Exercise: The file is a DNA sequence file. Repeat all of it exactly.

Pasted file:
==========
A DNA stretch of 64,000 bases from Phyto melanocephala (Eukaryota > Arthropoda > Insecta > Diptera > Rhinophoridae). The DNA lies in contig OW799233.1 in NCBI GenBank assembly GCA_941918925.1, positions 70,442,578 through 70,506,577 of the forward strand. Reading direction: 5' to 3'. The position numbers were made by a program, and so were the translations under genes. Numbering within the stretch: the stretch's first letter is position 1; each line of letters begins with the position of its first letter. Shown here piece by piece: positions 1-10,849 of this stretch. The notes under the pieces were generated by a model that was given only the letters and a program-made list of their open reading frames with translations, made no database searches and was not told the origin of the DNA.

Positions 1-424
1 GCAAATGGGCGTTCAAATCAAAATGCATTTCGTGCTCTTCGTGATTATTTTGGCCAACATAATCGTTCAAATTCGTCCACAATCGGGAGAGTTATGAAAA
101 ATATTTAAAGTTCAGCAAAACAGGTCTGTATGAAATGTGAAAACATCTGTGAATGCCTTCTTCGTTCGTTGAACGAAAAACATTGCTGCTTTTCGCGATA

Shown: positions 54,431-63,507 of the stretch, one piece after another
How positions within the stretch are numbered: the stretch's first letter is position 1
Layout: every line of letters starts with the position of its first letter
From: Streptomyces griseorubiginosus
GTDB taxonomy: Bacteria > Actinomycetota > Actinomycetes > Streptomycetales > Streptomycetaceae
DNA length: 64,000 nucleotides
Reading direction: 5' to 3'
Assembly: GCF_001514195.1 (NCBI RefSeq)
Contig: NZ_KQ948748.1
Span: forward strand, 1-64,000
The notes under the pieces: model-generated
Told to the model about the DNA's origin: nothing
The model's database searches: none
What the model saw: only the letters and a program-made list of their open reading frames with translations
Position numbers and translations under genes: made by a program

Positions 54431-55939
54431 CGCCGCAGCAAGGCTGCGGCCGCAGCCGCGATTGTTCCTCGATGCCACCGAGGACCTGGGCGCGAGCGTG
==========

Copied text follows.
A DNA stretch of 64,000 bases from Phyto melanocephala (Eukaryota > Arthropoda > Insecta > Diptera > Rhinophoridae). The DNA lies in contig OW799233.1 in NCBI GenBank assembly GCA_941918925.1, positions 70,442,578 through 70,506,577 of the forward strand. Reading direction: 5' to 3'. The position numbers were made by a program, and so were the translations under genes. Numbering within the stretch: the stretch's first letter is position 1; each line of letters begins with the position of its first letter. Shown here piece by piece: positions 1-10,849 of this stretch. The notes under the pieces were generated by a model that was given only the letters and a program-made list of their open reading frames with translations, made no database searches and was not told the origin of the DNA.

Positions 1-424
1 GCAAATGGGCGTTCAAATCAAAATGCATTTCGTGCTCTTCGTGATTATTTTGGCCAACATAATCGTTCAAATTCGTCCACAATCGGGAGAGTTATGAAAA
101 ATATTTAAAGTTCAGCAAAACAGGTCTGTATGAAATGTGAAAACATCTGTGAATGCCTTCTTCGTTCGTTGAACGAAAAACATTGCTGCTTTTCGCGATA

Shown: positions 54,431-63,507 of the stretch, one piece after another
How positions within the stretch are numbered: the stretch's first letter is position 1
Layout: every line of letters starts with the position of its first letter
From: Streptomyces griseorubiginosus
GTDB taxonomy: Bacteria > Actinomycetota > Actinomycetes > Streptomycetales > Streptomycetaceae
DNA length: 64,000 nucleotides
Reading direction: 5' to 3'
Assembly: GCF_001514195.1 (NCBI RefSeq)
Contig: NZ_KQ948748.1
Span: forward strand, 1-64,000
The notes under the pieces: model-generated
Told to the model about the DNA's origin: nothing
The model's database searches: none
What the model saw: only the letters and a program-made list of their open reading frames with translations
Position numbers and translations under genes: made by a program

Positions 54431-55939
54431 CGCCGCAGCAAGGCTGCGGCCGCAGCCGCGATTGTTCCTCGATGCCACCGAGGACCTGGGCGCGAGCGTG